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B-N runner falls short of 12-hour treadmill record
Runner

B-N runner falls short of 12-hour treadmill record

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BLOOMINGTON — An extreme endurance runner did not break the Guinness world record for most miles completed on a treadmill in 12 hours, but he hopes his effort will inspire others to chase their dreams.

Dan Seaway, 37, of Bloomington ran or walked 55.05 miles on a treadmill at Gold’s Gym from 7:30 a.m. to 7:30 p.m. Monday.

The Guinness record is 63.01 miles, which was set in April. When Seaway began training, the record was 55.54 miles, and he didn’t know about the new record until a few days ago.

“I came up short,” an exhausted Seaway said a few minutes after his 12 hours on a treadmill ended. “I’m definitely upset about not reaching the record, but I went the full 12 hours and I feel good about that.

“I’m just so tired. I want to go lie down.”

Seaway’s sister, Rachel Dunai of Fredericksburg, Md., said “He came extremely close to his original goal. He’s gonna get in that book, just not today.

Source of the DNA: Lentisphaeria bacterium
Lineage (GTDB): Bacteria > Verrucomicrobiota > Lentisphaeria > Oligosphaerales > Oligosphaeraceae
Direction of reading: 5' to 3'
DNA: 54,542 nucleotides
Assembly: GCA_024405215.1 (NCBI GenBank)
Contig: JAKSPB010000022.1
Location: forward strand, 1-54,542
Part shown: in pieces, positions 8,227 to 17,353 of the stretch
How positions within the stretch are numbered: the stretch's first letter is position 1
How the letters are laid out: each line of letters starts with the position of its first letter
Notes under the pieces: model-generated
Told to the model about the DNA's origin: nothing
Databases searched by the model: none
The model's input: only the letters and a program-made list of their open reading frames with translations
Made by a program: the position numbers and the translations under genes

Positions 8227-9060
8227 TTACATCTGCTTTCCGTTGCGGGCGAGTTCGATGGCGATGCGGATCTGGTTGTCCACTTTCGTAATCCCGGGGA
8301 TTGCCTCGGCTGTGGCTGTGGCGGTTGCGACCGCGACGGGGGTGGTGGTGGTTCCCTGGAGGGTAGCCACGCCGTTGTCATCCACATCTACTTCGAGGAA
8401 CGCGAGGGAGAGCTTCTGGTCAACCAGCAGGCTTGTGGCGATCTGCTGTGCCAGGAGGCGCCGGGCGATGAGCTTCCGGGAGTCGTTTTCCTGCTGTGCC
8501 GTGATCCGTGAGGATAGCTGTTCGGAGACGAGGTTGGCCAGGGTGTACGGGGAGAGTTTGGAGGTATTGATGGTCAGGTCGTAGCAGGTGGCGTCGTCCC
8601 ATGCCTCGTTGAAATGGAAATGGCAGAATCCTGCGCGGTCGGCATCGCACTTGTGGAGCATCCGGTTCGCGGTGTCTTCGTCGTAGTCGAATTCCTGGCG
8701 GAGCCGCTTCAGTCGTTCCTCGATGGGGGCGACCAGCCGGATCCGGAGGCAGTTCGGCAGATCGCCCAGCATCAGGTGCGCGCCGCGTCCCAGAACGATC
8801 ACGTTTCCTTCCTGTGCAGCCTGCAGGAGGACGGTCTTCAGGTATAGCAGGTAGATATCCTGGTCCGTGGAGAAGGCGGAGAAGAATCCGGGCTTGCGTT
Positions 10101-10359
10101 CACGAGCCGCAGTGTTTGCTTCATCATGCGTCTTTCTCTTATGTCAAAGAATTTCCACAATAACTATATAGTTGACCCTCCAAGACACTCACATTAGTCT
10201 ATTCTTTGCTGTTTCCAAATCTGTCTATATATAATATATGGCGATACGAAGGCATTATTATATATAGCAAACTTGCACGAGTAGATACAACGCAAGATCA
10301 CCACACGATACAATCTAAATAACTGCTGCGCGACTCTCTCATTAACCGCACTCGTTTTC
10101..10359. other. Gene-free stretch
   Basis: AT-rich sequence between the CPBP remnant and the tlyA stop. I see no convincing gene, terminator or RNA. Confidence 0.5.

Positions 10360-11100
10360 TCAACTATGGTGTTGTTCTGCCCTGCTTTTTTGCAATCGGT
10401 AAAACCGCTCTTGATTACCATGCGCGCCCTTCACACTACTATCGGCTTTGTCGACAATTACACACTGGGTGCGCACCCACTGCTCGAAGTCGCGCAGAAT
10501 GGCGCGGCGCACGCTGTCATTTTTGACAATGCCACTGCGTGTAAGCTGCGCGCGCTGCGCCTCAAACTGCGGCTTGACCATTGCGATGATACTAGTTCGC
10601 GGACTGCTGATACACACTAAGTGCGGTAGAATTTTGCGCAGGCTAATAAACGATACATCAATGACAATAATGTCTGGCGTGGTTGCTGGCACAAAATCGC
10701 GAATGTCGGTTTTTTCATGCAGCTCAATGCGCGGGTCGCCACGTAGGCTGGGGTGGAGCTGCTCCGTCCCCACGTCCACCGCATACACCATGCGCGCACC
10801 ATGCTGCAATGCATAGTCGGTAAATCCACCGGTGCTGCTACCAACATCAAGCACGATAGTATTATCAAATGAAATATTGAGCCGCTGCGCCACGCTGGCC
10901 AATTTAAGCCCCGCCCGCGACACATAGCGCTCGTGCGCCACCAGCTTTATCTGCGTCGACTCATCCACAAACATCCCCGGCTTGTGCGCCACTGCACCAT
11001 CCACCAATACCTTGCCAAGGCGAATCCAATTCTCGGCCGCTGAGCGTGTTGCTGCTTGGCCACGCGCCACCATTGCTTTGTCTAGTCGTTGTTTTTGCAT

“Even though he didn’t break the record, he raised $350 for St. Jude (Children’s Research Hospital in Memphis, Tenn.), and I hope he inspired other people to stay in shape,” Dunai said.

Seaway, a personal trainer at Gold’s, said he may try for the record again in two years.

Seaway was on pace to break the record in the early afternoon. But by 5:40 p.m., he was taking longer breaks — which are allowed — to stretch and cool down and began walking more and running less.

As his pace slowed, some of the 30 family members and friends who were there to encourage Seaway and to be witnesses to his attempt said he was experiencing knee and shoulder pain and stomach upset.

“Everything started shutting down,” Seaway recalled afterward. “I was having joint pain, which is hard to deal with, and couldn’t slow down my breathing.”

Seaway knew he needed to eat during those last couple of hours, but he was afraid he wouldn’t keep anything down.

But during the last few minutes of his effort, as the number of supporters on the cardio deck of Gold’s Gym grew and as they cheered and applauded more loudly, Seaway resumed running.

“That a boy, Dan,” said Gold’s personal training director, Mike Trotter. Supporters counted down the final seconds and then Seaway got off the treadmill and hugged his mother, Deborah Dunai of Cumberland, Md.

“It’s unbelievable that he ran for over 55 miles,” his mother said. “We’re all so proud of him. Our entire family has found this very inspirational.”

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